(ii) 10mg per cubic metre of air for inhalable dust.

(iii) for diesel particulate matter, 0.1 mg of sub-micron elemental carbon per cubic metre.

(2) Without restricting subsection (1), the underground coal mine operator is required to:

(a) reduce human exposure to carbon dioxide in the mine to the greatest extent reasonably practicable and

(b) ensure that no person in the mine is exposed to an 8-hour time-weighted average atmospheric concentration of carbon dioxide that is greater than:

(i) For short-term exposure limits—30,000 parts per million, or

(ii) otherwise—12,500 parts per million.

(3) A concentration mentioned in paragraph (1) or (2) is subject to the Workplace Exposure Standards for Airborne Contaminants as if it were an exposure standard included in the document.

(4) The 8-hour time-weighted average has the same meaning in this section as it does in the Workplace Exposure Standards for Airborne Contaminants.

The definition of the short-term exposure limit in the workplace exposure standards for airborne contaminants is the same.

Control Measures for Mine Operators

The following methods mine operators should employ to control exposure to diesel particulate matter:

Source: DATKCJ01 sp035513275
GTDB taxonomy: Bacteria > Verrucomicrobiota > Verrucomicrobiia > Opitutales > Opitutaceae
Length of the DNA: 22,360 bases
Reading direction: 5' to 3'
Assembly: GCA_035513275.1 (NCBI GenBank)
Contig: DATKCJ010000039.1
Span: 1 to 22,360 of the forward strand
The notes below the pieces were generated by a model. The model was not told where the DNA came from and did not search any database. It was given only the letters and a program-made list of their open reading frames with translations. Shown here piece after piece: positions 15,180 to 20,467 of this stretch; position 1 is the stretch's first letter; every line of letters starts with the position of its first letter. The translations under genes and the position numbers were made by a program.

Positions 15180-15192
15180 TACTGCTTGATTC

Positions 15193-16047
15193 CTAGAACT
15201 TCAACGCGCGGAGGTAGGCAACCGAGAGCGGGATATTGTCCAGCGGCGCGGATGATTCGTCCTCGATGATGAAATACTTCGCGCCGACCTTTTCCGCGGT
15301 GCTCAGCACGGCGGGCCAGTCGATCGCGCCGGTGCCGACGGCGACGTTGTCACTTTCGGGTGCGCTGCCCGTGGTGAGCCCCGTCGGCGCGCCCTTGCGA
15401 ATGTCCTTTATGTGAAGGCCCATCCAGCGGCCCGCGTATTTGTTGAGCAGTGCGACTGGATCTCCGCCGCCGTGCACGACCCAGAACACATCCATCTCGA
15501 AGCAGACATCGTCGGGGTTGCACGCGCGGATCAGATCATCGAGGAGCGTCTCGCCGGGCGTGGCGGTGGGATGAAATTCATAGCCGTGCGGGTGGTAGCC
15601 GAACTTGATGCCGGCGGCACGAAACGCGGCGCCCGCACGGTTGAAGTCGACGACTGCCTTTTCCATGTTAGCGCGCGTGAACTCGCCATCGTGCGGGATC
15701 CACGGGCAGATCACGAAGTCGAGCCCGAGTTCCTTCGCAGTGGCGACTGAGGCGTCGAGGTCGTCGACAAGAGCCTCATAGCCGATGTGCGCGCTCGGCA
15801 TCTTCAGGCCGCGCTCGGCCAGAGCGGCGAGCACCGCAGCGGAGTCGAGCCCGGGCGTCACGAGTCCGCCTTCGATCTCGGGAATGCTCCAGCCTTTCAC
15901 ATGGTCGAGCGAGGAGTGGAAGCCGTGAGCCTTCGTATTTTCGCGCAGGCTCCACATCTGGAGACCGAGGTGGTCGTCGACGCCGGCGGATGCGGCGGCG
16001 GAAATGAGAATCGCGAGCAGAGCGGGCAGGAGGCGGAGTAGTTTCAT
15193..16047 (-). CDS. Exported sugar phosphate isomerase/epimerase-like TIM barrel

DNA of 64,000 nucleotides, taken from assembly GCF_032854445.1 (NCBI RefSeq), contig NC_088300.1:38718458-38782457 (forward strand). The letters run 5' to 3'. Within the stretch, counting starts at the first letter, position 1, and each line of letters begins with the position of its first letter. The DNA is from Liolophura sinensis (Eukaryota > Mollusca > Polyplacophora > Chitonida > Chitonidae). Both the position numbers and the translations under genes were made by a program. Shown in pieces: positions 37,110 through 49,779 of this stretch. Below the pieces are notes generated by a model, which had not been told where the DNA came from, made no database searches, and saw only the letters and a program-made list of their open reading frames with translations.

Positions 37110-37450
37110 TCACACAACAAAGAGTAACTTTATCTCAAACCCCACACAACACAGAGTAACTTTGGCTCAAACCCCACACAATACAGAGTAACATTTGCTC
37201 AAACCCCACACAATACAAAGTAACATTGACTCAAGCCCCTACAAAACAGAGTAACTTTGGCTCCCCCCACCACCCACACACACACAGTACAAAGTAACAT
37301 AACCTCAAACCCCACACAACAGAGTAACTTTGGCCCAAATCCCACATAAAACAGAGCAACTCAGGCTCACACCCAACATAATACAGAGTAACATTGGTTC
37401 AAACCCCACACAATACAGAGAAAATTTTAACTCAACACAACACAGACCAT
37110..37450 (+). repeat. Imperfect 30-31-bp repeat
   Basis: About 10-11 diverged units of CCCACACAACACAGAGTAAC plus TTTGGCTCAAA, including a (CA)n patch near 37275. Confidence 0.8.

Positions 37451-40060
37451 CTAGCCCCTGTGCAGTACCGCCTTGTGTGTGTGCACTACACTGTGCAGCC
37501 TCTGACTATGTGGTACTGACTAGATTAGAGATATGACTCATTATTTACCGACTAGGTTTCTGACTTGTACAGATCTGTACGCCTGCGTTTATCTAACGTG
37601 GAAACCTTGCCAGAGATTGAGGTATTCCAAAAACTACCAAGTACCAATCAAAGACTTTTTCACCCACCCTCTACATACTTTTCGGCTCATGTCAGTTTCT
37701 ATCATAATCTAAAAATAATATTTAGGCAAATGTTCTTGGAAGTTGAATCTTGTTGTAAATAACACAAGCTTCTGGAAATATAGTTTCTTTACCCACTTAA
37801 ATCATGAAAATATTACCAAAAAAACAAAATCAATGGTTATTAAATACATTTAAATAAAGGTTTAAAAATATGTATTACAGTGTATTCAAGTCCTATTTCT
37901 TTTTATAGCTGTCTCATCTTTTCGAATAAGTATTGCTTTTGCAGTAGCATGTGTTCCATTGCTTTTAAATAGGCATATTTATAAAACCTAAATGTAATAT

1) Identify Exposed areas

 

2) Controlling diesel exhaust emissions at the source.

  • utilising low-emission diesel engines and equipment.
  • utilising emission reduction technologies like particulate filters and catalysts.
  • utilising low-emission fuels and high-quality lubricants.
  • training workers on driving habits and their impact on emissions.

 

3) Controlling exposure to airborne diesel pollutants

  • requires effective ventilation techniques.
  • air-conditioned (filtered) operators’ cabins.
  • the restriction of diesel engines in high-risk regions.
  • minimising the number of diesel engines running simultaneously.
  • educating and training employees.
  • wearing the proper respiratory protection.
  • monitoring the atmosphere and ventilation in the workplace.

 

4) To guarantee adherence to the exposure limit and keep air concentrations as low as practically possible, risk control procedures are reviewed and monitored.

 

5) staying informed on cutting-edge technical advancements and best practice approaches.

 

6) Examine site procedures.

 

Anitech’s experienced Occupational Hygienists can help you manage exposure to Diesel Particulate Matter and suggest controls outlining the regulation. You can call us at 1300 802 163 or email us at sales@anitechgroup.com

For more information, stay tuned to the Anitech website.